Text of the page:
Maryland Police Conduct Another Mistaken “No Knock” Raid on a House, Bust Down Front Door, and Later Ticket Owner for Having a Door Laying on This Front Yard

250px-swat_teamAndrew Leonard, 33, is understandably ticked. Police in Baltimore conducted a mistaken “no knock” raid on the wrong house: busting through his front door, handcuffing him, and interrogating him and his wife about his relationship with a drug dealer who he has never met. They had the wrong address. Now, after refusing repeatedly demanded to pay for his front door, the city has ticketed him for leaving a door on his front lawn.

CATO has a study showing hundreds of these abusive raids and the increased in “no knock” searches which judges have been robotically approving any time detectives mention drugs. The paper is Radley Balko’s Overkill: The Rise of Paramilitary Police Raids in America. For prior such stories, click here.

Leonard has been entering and exiting his home as he demanded that the city at least replace his front door. The city refused to pay for the rent because it insisted that the raid was not mistaken: his address was the one on the search warrant. It was simply the wrong address. While he also called the bulk trash collection office for the door, they failed to come. However, city inspectors did come and gave him a $50 fine for leaving the door on the front yard.

After publicity, the Mayor is now saying that she will guarantee reimbursement. However, she has not indicated that any effort will be made to punish those responsible for the mistaken raid or the people who insisted that search was not mistaken simply because the wrong address was put on a warrant.

For the full story, click here.

25 thoughts on “Maryland Police Conduct Another Mistaken “No Knock” Raid on a House, Bust Down Front Door, and Later Ticket Owner for Having a Door Laying on This Front Yard”

  1. Bron,

    You’re assuming I have opinions that I don’t. I just said that not ALL threats to freedom are from the gov’t. Monopolies are a very serious threat to personal freedom.

  2. Gyges:

    the most substantial threat to freedom does indeed come from government and it’s policies. Our freedom, in my mind, is directly inversely proportional to the size of government. the larger the government the less free we are.

  3. Bron,

    I’ll drink to that, as long as there’s the caveat that not all threats to freedom come from the government.

  4. MikeS:

    you are right, it is neither a conservative nor liberal issue. Or at least it should not be. Which is what I was trying to point out in a not so subtle manor. There are many attacks on individual liberty from the left and right and in the end whatever makes us less free should be opposed.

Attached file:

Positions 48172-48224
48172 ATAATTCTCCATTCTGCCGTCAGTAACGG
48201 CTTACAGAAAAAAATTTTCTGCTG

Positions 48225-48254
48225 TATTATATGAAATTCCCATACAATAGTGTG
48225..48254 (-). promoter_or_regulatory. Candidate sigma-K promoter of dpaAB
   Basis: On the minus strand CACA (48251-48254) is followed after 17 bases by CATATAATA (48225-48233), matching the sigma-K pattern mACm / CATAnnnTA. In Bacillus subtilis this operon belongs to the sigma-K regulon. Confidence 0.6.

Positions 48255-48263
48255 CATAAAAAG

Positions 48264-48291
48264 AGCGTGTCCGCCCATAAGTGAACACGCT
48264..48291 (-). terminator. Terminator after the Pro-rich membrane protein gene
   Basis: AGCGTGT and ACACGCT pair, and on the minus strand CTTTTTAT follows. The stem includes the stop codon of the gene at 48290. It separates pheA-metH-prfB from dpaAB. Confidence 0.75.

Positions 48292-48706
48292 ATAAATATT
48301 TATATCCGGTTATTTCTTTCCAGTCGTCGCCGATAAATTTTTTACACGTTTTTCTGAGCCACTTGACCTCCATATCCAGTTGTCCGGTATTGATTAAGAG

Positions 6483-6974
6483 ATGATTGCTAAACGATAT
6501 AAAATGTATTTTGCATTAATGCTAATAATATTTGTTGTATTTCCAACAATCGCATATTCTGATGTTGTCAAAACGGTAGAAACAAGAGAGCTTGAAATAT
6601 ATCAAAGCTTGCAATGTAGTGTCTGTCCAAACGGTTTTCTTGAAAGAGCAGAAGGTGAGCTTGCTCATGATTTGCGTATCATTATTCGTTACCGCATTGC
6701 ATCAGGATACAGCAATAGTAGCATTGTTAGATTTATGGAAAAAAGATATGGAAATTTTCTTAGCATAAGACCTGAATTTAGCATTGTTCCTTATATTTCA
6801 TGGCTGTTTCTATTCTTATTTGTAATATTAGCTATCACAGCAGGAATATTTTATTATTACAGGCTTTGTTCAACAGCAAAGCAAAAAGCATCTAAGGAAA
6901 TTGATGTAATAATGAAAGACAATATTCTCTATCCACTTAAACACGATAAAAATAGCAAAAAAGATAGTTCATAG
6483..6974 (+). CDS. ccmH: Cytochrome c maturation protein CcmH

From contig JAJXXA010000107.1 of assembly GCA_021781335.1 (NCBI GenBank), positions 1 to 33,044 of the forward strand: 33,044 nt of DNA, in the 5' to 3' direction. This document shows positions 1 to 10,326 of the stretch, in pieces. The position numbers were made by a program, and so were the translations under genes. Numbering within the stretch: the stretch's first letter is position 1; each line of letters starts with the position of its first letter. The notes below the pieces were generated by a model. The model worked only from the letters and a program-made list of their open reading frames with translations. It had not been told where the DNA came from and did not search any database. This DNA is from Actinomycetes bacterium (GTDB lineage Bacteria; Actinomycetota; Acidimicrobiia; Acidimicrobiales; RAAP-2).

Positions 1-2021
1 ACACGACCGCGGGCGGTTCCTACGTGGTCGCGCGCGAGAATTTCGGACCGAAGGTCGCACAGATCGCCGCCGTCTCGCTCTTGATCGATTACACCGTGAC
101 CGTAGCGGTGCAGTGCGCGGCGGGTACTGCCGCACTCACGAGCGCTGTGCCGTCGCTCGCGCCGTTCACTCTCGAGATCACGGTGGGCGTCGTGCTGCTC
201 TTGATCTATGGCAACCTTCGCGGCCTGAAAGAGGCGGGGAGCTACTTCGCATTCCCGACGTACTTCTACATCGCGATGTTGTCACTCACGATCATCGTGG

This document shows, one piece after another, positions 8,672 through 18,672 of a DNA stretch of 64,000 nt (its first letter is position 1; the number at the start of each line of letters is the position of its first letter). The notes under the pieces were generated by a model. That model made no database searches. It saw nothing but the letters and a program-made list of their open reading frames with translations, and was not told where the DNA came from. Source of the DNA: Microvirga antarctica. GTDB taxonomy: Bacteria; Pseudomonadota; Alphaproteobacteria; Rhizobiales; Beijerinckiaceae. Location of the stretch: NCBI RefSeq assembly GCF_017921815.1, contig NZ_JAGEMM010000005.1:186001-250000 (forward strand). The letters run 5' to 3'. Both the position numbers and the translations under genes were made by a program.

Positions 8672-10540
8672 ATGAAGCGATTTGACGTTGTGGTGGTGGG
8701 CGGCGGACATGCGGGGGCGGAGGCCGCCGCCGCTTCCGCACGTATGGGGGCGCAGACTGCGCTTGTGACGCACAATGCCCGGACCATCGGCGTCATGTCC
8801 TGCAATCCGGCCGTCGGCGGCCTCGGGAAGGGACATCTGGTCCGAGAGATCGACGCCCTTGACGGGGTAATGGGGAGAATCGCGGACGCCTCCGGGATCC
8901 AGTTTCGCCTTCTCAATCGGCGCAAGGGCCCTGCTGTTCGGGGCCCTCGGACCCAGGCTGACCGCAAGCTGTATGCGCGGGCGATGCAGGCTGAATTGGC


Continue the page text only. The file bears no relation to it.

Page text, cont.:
5. Whoever first invented no knock warrants really needs a punch in the mouth. I am a law abiding citizen (for the most part). If someone knocks down my front door, I’m going for a loaded weapon and I’m preparing to use it. Even if I see “POLICE” or whatever written on the chest of these men and I then decide not to fire, I am still holding a weapon pointed at a law enforcement officer. Personally, if I was in his shoes I would shoot me. The cops kill people in my town using no knock warrants. Last year they killed a mother who was home alone with her kids. The “drug dealer” they were searching for wasn’t even home. The “drug dealer” was caught a few hours later with a couple ounces of marijuana. Dead bodies for a few ounces of pot. It really is a shame that in a country of so many well educated people that very few are willing to stand up and identify the real threat this country faces: the militarization of the police force.

  6. “I’ve long wondered how much the war on drugs served as a model for the war on terror.”

    Gyges,
    Great point and food for thought.

  7. “I will bet you 20 bucks that the judge is to the left of center. If he is not let me know your address and a crisp new twenty will be in the mail by the end of today.”

    Bron,
    On this type of issue you need to break free of the conservative/liberal mindset which seems to permeate your point of view. This is neither a conservative, liberal nor libertarian issue. This is an issue of whether we want a government that forces the people to knuckle under to authority, or not? In this context, with recent history in tow, it is much more likely that this type of insanity has been pushed by fake conservatives, whose road to power comes from terrifying people of everything. These ego driven authoritarians have bullied the phony War on Drugs into a position where legal officialdom of all political stripes are afraid to be called “soft on crime.” This has been a Republican tactic since Nixon.

  8. Mathew N,

    Why do you think that they used the rhetoric of calling it a war? History has shown, if you want people to quietly give up rights the best way is to convince them it’s to protect them from some outside group. In this case using war automatically conveys all that. There’s also the added benefit of making it much more of a patriotic issue than you would get if it was simply thought of as a criminal issue.